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Cochrane corner: Exercise-based cardiac rehabilitation for adults after heart valve surgery
  1. Kirstine Lærum Sibilitz1,
  2. Lizette Anayo2,
  3. Rod S Taylor3
  1. 1 Department of Cardiology, The Heart Centre, Copenhagen University Hospital, Rigshospitalet, Copenhagen, Denmark
  2. 2 Institute of Infection, Immunity and Inflammation, University of Glasgow, Glasgow, UK
  3. 3 MRC/CSO Social and Public Health, Sciences Unit & Robertson Centre for Biostatistics, Institute of Health and Well Being, University of Glasgow, Glasgow, UK
  1. Correspondence to Kirstine Lærum Sibilitz, Department of Cardiology, Copenhagen University Hospital, 2100 Copenhagen, Rigshospitalet Copenhagen - Copenhagen University Hospital, Denmark; Kirstine.Laerum.Sibilitz.01{at}regionh.dk

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Background

Heart valve disease accounts for one‐third of all heart diseases and the prevalence is increasing due to an ageing population, population growth and advances in treatment methods.1 Heart valve diseases are mostly degenerative in nature and treatment of advanced heart valve disease includes surgery, either percutaneous or surgical valve replacement or repair.

The changing disease pattern and expected increase in healthcare burden, and the large number of acute hospitalisations after valve surgery require a well‐established after‐care including cardiac rehabilitation. Issues after valve surgery also include physical and psychological issues. Physical inactivity is a problem for heart valve surgery patients, who may experience presurgical dyspnoea and physical incapacity, immobilisation during hospitalisation, and potential postsurgical complications and restrictions due to healing of the sternum. Open heart surgery is a stressful life event and health-related quality of life (HRQoL) is likely to be negatively affected, along with mental health; patients may require support for depressive symptoms and anxiety. Although such problems may also occur after percutaneous procedures, recent studies suggest that after transcatheter aortic valve replacement (TAVR), patients have much better HRQoL within 2 weeks of the procedure.

Several attempts have been investigated to emphasise these issues and both European Society of Cardiology/European Association for Cardio‐Thoracic Surgery (ESC/EACTS) guidelines suggest cardiac rehabilitation after heart valve surgery.2 3 One trial has shown that individualised follow‐up programmes reduce readmissions after heart valve surgery. A meta‐analysis published in 2017 including six trials showed that participation in exercise training after TAVR can increase exercise capacity within the first year after the procedure.4 This is supported by a systematic review and meta‐analysis published in 2019 reporting that exercise‐based cardiac rehabilitation (CR) improves exercise capacity of post‐TAVR and post‐surgical aortic valve replacement (SAVR) patients in the short term.5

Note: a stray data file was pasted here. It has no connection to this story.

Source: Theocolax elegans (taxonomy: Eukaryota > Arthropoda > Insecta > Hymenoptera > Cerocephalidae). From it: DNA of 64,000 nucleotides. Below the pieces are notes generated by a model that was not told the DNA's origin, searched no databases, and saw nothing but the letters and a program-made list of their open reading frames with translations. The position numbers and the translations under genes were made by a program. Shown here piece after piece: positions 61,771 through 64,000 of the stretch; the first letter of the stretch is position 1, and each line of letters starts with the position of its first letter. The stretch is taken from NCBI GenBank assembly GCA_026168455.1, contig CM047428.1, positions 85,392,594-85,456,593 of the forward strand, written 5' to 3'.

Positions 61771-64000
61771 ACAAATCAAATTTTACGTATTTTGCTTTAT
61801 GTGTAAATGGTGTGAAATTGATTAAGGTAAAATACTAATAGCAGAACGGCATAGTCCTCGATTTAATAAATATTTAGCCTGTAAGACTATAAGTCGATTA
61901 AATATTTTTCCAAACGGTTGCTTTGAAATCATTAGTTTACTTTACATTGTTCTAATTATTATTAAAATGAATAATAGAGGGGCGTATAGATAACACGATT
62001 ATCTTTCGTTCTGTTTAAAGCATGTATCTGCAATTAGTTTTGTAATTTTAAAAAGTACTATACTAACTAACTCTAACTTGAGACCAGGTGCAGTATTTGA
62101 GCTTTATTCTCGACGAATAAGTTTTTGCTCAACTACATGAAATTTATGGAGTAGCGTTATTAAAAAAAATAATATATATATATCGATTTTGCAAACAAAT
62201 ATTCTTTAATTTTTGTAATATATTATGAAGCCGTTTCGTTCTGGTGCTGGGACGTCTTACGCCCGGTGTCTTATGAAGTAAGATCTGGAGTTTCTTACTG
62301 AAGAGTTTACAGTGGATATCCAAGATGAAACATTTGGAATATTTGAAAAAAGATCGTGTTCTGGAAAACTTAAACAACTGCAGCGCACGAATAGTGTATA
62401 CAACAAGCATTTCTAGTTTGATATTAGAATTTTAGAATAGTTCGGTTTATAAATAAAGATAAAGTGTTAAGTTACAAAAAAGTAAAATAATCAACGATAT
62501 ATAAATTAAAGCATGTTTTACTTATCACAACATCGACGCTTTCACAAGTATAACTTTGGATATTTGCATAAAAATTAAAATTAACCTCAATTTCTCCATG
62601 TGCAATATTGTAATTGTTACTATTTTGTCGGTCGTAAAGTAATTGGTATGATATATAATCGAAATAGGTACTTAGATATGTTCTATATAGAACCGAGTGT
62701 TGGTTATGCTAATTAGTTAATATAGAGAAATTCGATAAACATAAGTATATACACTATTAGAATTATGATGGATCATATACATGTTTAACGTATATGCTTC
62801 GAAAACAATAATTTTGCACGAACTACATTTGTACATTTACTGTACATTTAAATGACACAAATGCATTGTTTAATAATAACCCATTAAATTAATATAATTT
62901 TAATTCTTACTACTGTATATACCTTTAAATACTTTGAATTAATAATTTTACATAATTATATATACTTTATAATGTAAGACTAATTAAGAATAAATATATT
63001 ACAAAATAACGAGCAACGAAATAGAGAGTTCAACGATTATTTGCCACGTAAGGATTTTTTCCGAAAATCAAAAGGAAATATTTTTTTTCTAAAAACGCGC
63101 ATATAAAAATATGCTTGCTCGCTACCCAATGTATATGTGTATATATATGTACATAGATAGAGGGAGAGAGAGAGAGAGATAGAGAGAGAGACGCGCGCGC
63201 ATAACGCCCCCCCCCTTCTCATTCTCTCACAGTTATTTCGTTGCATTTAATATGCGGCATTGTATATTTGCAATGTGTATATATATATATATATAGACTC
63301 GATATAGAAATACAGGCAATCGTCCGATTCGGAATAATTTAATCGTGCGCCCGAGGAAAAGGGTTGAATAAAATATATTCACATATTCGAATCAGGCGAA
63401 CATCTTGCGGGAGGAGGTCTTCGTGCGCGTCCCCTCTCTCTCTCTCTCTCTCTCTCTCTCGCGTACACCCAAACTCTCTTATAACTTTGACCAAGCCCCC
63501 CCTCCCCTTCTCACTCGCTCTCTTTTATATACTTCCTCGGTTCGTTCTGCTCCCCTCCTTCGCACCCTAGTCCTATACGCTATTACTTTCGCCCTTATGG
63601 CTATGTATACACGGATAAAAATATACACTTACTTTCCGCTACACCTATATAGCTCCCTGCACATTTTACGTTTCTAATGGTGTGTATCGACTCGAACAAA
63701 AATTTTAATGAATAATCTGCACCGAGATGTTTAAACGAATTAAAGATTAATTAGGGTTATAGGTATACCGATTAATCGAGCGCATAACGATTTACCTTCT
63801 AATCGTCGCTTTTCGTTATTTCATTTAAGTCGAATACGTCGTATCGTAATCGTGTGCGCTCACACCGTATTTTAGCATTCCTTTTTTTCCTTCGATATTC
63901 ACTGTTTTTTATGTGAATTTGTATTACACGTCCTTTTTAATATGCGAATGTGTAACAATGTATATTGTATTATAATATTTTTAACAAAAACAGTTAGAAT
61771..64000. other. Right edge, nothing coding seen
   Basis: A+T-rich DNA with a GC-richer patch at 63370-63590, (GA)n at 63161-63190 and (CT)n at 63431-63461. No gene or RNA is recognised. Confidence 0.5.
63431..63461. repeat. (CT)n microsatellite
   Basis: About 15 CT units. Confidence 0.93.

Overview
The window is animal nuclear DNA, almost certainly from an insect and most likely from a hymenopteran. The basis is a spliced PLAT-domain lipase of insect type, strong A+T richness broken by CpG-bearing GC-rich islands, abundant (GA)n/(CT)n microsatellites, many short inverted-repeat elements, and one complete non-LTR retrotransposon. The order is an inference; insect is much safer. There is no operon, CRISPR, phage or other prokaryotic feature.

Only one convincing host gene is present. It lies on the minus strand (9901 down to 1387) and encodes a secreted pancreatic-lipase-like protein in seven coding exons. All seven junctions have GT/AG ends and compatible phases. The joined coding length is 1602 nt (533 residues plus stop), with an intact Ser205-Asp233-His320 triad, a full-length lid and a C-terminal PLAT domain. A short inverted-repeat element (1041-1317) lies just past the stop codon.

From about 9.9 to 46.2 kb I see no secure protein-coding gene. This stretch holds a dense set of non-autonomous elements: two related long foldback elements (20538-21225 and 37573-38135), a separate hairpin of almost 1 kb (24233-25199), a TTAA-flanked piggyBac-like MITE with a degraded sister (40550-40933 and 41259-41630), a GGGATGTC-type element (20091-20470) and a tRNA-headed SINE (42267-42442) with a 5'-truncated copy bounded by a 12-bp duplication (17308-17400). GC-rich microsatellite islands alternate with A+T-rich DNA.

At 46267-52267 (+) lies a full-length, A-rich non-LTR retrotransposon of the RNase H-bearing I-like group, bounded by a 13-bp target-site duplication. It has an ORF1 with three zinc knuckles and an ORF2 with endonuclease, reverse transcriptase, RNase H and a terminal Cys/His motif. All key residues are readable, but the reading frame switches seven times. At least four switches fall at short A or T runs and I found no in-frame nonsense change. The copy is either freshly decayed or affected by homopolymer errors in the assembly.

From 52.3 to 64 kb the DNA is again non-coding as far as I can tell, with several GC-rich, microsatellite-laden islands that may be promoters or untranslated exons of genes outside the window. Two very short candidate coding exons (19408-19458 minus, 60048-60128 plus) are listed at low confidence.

Current European guidelines recommend that rehabilitation after heart …

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Footnotes

  • Contributors All authors take public responsibility for the content of the work submitted for review.

  • Funding The authors have not declared a specific grant for this research from any funding agency in the public, commercial or not-for-profit sectors.

  • Disclaimer This review is an abridged version of a Cochrane Review previously published in the Cochrane Database of Systematic Reviews

    2021, Issue May 7;5(5). 10.1002/14651858.CD010876.pub3 (see www.cochranelibrary.com for information). Cochrane Reviews are regularly updated as new evidence emerges and in response to feedback, and Cochrane Database of Systematic Reviews should be consulted for the most recent version of the review.

  • Competing interests None declared.

  • Patient and public involvement Patients and/or the public were not involved in the design, or conduct, or reporting or dissemination plans of this research.

  • Provenance and peer review Commissioned; internally peer reviewed.

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